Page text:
One of the largest and most comprehensive museums in the world, the British Museum is dedicated to the exploration of human history, art and culture. It was established in 1753 in Bloomsbury’s Montagu House and was based on the collection of Sir Hans Sloane, a physician and scientist. The collection rapidly expanded over the next two and a half centuries during the years of British colonization and resulted in numerous branch institutions, including the British Museum of Natural History in South Kensington.

The British Museum is renowned for its Greek Revival facade that was designed by Sir Robert Smirke and is fronted by 44 Ionic columns, while sculptures by Sir Richard Westmacott depicting the progress of civilization decorate the main en-trance pediment. The museum boasts the world’s largest collection of Egyptian antiquities (outside of Cairo), including an extensive range of artifacts from the ancient cultures of the Nile Valley.

There’s also an outstanding number of antiquities from the Classical world, ranging from the Greek Bronze Age through to the Roman Empire, together with Assyrian sculptures, Babylonian and Sumerian antiquities. The collection represents the civilizations of Persia, the Arabian Peninsula and Anatolia, as well as the Caucasus and parts of Central Asia.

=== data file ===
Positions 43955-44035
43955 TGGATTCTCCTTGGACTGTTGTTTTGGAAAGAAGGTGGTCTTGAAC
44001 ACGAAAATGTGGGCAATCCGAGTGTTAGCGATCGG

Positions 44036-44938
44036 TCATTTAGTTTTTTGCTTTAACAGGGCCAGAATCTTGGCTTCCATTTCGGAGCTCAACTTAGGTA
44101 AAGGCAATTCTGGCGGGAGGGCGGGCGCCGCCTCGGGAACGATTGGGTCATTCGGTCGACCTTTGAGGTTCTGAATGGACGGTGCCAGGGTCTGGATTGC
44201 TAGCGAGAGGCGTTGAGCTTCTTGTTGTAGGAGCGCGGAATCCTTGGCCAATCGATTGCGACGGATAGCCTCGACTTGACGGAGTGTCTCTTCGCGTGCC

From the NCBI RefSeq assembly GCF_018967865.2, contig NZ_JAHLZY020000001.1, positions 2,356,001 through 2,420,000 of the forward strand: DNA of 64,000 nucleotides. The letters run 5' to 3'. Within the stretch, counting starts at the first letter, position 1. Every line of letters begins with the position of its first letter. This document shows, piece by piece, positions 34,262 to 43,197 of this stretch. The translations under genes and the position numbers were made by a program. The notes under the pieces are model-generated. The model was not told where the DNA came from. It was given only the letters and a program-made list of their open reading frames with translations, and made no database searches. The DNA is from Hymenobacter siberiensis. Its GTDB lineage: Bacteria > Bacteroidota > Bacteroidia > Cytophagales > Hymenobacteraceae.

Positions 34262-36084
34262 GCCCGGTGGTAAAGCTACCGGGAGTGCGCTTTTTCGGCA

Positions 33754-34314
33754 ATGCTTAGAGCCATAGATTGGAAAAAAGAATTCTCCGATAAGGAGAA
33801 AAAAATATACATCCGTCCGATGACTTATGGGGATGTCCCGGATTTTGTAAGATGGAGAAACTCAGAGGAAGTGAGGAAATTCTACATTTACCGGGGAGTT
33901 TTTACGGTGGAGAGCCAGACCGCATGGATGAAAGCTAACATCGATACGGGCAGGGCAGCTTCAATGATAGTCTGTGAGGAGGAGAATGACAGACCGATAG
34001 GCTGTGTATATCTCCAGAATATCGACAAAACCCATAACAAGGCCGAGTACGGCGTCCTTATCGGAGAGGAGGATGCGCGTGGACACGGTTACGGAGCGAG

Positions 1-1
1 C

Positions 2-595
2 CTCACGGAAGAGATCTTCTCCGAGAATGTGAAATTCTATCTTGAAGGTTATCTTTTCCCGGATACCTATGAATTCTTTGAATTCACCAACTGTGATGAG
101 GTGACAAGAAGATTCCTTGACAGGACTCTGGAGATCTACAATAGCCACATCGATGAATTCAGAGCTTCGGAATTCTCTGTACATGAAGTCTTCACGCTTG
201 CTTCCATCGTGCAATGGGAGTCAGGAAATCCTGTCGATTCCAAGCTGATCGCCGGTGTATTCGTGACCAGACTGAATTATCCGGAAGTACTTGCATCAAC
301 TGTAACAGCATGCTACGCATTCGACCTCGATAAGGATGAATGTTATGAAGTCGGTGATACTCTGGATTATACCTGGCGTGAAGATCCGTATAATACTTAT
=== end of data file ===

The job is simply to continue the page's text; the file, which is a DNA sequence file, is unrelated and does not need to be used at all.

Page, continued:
The Department of Prints and Drawings is internationally renowned and dates back to the 14th century, including significant works by some of the leading European masters. There are Stone Age artifacts from Africa and Iron Age objects from Europe, as well as a broad range of ethnographic items from throughout Asia, Oceania and the Americas.